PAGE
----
In my mind, there’s no doubt the islanders traveled by sea to each other’s kingdoms. Most likely, many disputes occurred and there was a constant battle over territory and resources.

The Spanish described islanders to the South as “Moors” who were more difficult to convert to Christianity than the “Gentiles,” which were most likely islanders to the north. Filipino historians use the term “Moros” to describe Muslim Malay of the Philippines, which came from the Spanish term “Moor.”

The Spanish were never successful in converting Moors to Christianity. It’s my belief that Lapu Lapu, a recognized Filipino hero, described by Pigafetta as Chief Silapulapu of the island of Matan, was a Chief non-native of Matan (current day Mactan Island). His defiance of Magellan shows commonality with the mindset of the Moors in the southern islands of Brunei and Mindanao.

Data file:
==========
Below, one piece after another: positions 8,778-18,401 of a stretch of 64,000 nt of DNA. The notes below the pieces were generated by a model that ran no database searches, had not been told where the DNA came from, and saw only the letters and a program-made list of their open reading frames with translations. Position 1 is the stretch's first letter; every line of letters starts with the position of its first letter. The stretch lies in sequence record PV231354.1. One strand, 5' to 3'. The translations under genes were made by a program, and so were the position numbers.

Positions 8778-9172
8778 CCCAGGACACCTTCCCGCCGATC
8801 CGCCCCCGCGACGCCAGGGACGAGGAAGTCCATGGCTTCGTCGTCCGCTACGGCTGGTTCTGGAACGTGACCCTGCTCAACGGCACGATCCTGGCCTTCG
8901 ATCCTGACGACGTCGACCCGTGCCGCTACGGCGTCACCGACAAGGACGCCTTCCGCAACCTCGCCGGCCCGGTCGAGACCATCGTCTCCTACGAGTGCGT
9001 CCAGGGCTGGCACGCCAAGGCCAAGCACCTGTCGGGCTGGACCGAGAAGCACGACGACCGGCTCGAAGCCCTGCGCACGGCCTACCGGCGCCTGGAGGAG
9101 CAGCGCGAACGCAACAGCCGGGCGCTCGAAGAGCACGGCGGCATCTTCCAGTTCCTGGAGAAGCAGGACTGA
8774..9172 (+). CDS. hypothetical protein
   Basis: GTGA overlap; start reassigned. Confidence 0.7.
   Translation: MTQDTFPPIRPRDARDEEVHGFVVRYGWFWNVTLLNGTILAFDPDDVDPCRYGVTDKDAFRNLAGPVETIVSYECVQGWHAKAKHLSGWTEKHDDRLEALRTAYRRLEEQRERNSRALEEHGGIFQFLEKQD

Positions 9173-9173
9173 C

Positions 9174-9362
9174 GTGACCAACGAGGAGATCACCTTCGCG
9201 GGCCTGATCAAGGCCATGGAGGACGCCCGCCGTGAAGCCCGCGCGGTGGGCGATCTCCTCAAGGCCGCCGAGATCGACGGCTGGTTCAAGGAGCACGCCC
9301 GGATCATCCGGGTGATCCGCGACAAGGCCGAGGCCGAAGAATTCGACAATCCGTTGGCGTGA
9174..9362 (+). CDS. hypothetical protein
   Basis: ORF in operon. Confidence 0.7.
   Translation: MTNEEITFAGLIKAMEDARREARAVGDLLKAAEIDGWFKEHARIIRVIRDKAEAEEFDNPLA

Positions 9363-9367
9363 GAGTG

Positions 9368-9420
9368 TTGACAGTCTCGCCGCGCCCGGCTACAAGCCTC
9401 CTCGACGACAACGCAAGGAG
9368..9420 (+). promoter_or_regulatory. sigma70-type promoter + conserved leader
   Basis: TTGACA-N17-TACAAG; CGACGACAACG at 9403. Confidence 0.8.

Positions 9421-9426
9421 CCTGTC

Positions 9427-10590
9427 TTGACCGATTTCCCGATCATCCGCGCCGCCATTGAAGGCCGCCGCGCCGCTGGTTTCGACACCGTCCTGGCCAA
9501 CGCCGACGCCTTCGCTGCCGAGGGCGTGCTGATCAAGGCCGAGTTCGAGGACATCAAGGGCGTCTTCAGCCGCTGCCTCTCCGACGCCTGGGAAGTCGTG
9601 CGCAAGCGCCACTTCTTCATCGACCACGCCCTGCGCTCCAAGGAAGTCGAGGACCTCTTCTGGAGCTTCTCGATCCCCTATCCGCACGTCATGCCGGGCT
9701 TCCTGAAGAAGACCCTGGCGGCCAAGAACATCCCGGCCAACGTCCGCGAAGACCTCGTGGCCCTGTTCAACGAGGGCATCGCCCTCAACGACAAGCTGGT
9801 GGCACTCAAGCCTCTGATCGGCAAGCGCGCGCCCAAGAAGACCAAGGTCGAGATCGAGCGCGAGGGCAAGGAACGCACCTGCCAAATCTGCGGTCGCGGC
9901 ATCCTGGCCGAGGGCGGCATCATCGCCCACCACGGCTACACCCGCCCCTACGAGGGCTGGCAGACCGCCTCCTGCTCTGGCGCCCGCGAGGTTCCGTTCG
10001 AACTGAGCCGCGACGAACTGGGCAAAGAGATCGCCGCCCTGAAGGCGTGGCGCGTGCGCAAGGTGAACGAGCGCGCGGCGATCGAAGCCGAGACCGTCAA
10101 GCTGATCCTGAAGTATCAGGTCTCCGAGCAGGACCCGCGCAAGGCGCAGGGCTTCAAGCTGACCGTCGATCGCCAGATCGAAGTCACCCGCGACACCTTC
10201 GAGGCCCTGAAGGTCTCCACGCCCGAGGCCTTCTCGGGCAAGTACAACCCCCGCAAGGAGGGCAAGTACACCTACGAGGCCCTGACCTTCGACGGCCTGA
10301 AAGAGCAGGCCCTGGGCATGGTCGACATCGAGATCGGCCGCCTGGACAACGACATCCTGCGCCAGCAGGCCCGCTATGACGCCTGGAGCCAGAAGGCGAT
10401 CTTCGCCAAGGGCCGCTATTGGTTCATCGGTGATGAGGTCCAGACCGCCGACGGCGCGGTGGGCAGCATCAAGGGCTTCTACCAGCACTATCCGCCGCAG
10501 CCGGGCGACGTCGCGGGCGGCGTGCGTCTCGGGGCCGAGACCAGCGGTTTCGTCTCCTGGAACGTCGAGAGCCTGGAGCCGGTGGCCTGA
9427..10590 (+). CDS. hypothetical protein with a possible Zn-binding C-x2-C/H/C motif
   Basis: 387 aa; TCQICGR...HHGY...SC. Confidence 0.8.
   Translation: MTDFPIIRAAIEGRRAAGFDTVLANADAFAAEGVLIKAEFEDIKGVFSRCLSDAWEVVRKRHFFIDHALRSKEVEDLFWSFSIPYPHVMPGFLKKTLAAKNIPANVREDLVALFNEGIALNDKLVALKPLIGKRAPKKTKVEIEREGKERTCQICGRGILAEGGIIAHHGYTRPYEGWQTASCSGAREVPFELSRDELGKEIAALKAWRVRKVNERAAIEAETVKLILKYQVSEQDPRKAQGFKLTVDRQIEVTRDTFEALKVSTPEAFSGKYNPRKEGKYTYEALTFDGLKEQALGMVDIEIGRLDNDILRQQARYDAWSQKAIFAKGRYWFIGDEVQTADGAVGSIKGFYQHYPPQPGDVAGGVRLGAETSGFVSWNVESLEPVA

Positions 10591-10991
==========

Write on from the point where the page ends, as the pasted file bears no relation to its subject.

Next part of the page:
Is this enough to assert he was Muslim? Or did he believe in Bathala? This is the constant debate among historians. More evidence needs to be uncovered.

This history is obscure. The discovery of the Laguna Copperplate that dates back to 900 A.D. changed historians view on Philippine history. There’s more out there. I have faith this history will eventually be revealed.

Until then, a writer can imagine.

Book One of The Bathala Series is entitled “Enlightenment” for a reason: it’s time we Filipinos dig deeper than 1521 when Magellan arrived on the islands. To truly know who we are as a people, we need to know how we lived before Spanish colonization. It’s my hope we all become Enlightened together, not divisively.

No history, no self. Know history, know self.